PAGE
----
Code Safety Attributes
@system are about the code safety that a function provides. As with purity, the compiler infers the safety level of templates, delegates, anonymous functions, and
A class of programming errors involves corrupting data at unrelated locations in memory by writing at those locations unintentionally. Such errors are mostly due to mistakes made in using pointers and applying type casts.
@safe functions guarantee that they do not contain any operation that may corrupt memory. The compiler does not allow the following operations in
Pointers cannot be converted to other pointer types other than
A non-pointer expression cannot be converted to a pointer value.
Pointer values cannot be changed (No pointer arithmetic is allowed; however, assigning a pointer to another pointer of the same type is safe.)
Unions that have pointer or reference members cannot be used.
Functions marked as
@systemcannot be called.
Exceptions that are not descended from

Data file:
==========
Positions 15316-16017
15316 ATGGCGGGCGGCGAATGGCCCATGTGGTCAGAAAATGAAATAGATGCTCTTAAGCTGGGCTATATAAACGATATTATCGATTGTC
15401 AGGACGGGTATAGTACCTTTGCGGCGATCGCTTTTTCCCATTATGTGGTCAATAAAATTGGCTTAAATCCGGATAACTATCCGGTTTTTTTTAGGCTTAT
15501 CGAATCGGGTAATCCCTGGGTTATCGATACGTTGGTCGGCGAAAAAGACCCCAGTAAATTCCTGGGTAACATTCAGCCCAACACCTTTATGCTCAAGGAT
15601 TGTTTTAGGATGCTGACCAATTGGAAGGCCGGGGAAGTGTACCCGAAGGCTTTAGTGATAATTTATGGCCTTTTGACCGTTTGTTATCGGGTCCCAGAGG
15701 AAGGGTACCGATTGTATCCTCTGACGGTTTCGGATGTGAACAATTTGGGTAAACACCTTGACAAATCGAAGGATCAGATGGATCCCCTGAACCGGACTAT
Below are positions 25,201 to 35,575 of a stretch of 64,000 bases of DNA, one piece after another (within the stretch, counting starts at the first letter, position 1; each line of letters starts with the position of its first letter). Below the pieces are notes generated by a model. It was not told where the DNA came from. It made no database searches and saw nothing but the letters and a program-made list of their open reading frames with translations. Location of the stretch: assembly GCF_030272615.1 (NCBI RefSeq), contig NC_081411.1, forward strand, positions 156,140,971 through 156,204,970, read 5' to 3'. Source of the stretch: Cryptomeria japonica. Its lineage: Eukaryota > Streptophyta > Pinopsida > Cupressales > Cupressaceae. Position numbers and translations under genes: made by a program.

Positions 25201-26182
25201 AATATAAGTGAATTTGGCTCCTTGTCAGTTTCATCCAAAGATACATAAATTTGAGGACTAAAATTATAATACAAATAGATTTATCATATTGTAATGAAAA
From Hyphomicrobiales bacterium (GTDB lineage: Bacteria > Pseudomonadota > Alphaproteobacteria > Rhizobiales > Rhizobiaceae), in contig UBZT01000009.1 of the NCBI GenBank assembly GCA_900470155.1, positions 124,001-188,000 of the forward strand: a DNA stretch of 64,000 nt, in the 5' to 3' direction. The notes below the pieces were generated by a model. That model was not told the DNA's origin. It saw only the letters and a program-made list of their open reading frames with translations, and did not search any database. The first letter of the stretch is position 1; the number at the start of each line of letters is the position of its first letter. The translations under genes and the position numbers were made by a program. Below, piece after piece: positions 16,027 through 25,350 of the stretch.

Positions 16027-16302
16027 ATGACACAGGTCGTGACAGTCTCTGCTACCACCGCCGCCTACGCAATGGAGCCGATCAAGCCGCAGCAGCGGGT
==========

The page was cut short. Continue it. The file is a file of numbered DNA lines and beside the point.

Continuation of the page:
Exceptioncannot be caught.
Inline assembler cannot be used.
Mutable variables cannot be cast to immutable.
Immutable variables cannot be cast to mutable.
Thread-local variables cannot be cast to shared.
Shared variables cannot be cast to thread-local.
Addresses of function-local variables cannot be taken.
__gsharedvariables cannot be accessed.
Some functions may actually be safe but cannot be marked as
@safe for various reasons. For example, a function may have to call a library written in C, where no language support exists for safety in that language.
Some other functions may actually perform operations that are not allowed in
@safe code, but they may be well tested and trusted to be correct.
@trusted is an attribute that communicates to the compiler that although the function cannot be marked as
@safe, consider it safe. The compiler trusts the programmer and treats
@trusted code as if it is safe. For example, it allows
@safe code to call
Any function that is not marked as
@trusted is considered
@system, which is the default safety attribute.